The problem, of course, is that the elites are anything but wise philosopher kings. They are a clique of narcissistic maniacs who have grown drunk on their own power. The more they seek to control the mob, the more out of control they become. The only difference—and it’s a very important one—between now and Plato’s time of 428 BCE is that the entire global population can now be controlled by this small group of crazies, thanks to modern technology in the form of “entertainment”. Only since COVID can we now add the news as a form of entertainment, albeit a macabre one. What used to be mainly fiction embedding this propaganda in our minds, has spilled over into “facts” and the confusion between fact and fiction is now rampant.
If you doubt how such large numbers of people can be coordinated to carry out the bidding of a small group of elites, G. Edward Griffin has termed this The Quigley Formula, wherein:
If there is any comfort to be gained from this nightmare the elite are trying to force on us, it is that we still have the ability to discern for ourselves between right and wrong, good and evil, even if we have an increasingly difficult time discerning between fact and fiction.
The more time we spend trying to figure out if something we see or hear is true or false, the more confused we will become. People have given up on this. Most people now belong in one camp or the other, having given up free thought all together (although they think they haven’t). We have our go-to experts and influencers, who we trust to break down the news for us into palatable bits and pieces for our overwrought brains to consume.
We are so busy staring into our screens, sucked in by the algorithms feedings us what they know we want to hear, that we forget to look at the real world and recenter ourselves.
We have beautiful stories that sustain us during hard times. We have stories that teach us lessons about right and wrong, about telling the truth, about courage and self-sacrifice. My mother told us stories of our Mennonite ancestors who were tortured for their faith. These are true stories. Am I now supposed to believe that those people were ignorant fools and that they died for nothing?
Oh, people are always nostalgic for the past, but it’s just a dream. I hear this all the time. But our elders serve a vital purpose when they say this to the youth.
“It was better back then”.
Maybe it actually was better. Not in every way, of course. But in some important ways, even just in the necessity that we do not forget our heritage. That we maintain pride in who we are. Because there are so many heroic stories that give us a firm foundation in all that is good and right and true. In an ideal. There is nothing wrong with holding a higher ideal above you, to remind you of what you should achieve, even if it eludes you.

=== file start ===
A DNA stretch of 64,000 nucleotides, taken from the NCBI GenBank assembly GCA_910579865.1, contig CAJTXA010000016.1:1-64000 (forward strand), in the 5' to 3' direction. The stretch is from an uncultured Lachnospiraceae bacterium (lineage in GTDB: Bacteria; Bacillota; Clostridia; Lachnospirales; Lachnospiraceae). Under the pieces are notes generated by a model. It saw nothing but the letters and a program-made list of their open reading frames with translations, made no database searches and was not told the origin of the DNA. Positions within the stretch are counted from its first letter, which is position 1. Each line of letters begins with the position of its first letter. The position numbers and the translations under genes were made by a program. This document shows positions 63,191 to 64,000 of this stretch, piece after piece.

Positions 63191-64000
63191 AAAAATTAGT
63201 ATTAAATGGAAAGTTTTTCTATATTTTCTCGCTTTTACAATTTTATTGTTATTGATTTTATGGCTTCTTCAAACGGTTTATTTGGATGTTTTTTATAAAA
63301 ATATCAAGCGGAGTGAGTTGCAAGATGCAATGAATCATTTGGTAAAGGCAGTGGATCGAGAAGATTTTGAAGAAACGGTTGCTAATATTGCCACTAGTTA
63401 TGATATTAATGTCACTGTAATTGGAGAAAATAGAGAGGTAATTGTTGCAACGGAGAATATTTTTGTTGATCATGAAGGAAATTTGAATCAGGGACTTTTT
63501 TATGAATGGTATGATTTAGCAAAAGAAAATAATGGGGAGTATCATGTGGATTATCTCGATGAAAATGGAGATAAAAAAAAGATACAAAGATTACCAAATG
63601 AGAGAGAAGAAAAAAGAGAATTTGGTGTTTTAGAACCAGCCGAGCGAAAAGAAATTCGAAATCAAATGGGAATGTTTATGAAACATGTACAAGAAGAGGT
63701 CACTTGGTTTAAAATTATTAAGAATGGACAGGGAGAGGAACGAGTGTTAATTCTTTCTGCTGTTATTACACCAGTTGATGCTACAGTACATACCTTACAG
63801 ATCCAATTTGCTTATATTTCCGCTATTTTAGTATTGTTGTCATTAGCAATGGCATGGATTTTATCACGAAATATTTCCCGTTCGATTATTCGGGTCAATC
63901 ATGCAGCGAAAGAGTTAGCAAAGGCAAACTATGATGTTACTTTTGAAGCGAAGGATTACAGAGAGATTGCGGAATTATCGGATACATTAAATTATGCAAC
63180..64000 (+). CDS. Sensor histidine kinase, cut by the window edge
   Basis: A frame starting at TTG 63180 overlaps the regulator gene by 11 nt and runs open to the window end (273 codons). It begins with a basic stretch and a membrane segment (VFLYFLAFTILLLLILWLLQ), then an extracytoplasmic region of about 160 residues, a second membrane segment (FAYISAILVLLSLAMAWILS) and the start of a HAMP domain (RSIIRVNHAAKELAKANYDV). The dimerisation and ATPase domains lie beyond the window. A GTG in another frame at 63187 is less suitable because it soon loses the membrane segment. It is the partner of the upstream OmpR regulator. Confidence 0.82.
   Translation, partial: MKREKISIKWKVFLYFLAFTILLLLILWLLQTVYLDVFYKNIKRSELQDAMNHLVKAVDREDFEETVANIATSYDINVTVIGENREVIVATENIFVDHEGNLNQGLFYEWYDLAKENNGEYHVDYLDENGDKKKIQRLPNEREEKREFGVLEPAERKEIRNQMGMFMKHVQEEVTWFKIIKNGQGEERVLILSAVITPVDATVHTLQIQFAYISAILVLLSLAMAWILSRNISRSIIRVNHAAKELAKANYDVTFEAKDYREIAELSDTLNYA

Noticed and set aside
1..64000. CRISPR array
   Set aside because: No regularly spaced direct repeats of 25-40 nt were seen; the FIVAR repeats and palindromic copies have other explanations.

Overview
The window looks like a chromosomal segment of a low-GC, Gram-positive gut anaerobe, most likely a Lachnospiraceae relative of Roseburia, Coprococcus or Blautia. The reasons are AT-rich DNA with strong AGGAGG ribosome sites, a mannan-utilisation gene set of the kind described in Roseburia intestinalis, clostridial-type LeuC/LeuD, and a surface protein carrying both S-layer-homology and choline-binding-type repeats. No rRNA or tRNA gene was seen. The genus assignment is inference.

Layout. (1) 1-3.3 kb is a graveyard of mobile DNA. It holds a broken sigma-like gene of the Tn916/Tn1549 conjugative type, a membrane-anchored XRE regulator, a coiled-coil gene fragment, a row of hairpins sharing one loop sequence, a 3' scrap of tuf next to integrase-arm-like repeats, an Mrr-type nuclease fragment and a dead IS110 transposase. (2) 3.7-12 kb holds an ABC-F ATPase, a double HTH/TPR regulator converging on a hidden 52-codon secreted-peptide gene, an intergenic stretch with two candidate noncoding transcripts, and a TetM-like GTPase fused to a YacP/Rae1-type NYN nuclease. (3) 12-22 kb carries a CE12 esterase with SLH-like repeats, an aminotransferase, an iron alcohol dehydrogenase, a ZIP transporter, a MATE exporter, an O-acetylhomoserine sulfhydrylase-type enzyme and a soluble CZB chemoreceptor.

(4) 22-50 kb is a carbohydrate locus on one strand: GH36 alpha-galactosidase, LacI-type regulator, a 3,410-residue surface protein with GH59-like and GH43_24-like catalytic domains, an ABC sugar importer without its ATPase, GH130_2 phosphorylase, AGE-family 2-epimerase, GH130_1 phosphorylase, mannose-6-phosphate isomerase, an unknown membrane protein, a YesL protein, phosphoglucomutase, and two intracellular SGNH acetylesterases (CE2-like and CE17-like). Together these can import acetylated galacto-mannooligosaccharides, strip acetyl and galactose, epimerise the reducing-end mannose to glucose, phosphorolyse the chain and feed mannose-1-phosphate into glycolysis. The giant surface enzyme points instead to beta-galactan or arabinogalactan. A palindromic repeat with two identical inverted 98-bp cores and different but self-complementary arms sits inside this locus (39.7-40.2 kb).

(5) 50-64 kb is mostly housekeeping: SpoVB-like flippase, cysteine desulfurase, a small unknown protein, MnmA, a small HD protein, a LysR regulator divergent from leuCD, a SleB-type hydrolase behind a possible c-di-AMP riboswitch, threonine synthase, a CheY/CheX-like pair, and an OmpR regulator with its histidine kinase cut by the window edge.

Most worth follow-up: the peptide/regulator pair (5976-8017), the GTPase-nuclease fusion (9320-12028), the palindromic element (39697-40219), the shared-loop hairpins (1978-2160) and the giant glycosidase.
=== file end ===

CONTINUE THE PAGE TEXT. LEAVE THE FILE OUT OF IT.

But this is dangerous for the elite. They want us to lower our standards. To wipe away the wonderful stories of the past. Wipe the slate clean. Like they are doing with children’s books.
For example, Oompa Loompas, from Willy Wonka’s chocolate factory, were called “small men,” but are now “small people.”
Glutton Augustus Gloop is no longer called “fat” but rather “enormous.”
In “The Witches,” a section saying witches are bald beneath their wigs has a new disclaimer: “There are plenty of other reasons why women might wear wigs and there is certainly nothing wrong with that.”
Puffin and the Roald Dahl Story Company made the latest changes in conjunction with Inclusive Minds, which its spokesperson said is “a collective for people who are passionate about inclusion and accessibility in children’s literature,” according to the Daily Mail.
“Words matter,” begins the notice at the bottom of the copyright page of Puffin’s latest editions of Roald Dahl’s books.
Yes, they do. And these “experts” know exactly what they are doing when they strip us of our authentic stories and replace them with fakery.
Roald Dahl was a real writer who lived in a real time in real history. That time influenced what he wrote, and such a fact cannot be denied. Real children read his very real books—and loved them because they were authentic and true.
As a children’s book author, I was often told by publishers that I needed to “dumb” my books down. Children’s books were in a certain category, it had been proved by experts that kids liked certain things and that if you used certain words, it was too difficult for them. But all the books I read as a child hadn’t been categorized. They were just books that I loved. I think of Wind in the Willows that I read at around the age of ten. Or the Arabian Nights, or any of Andersen’s fairy tales. What publisher would ever publish such stories now. Who would they market them to? They wouldn’t fit into any category.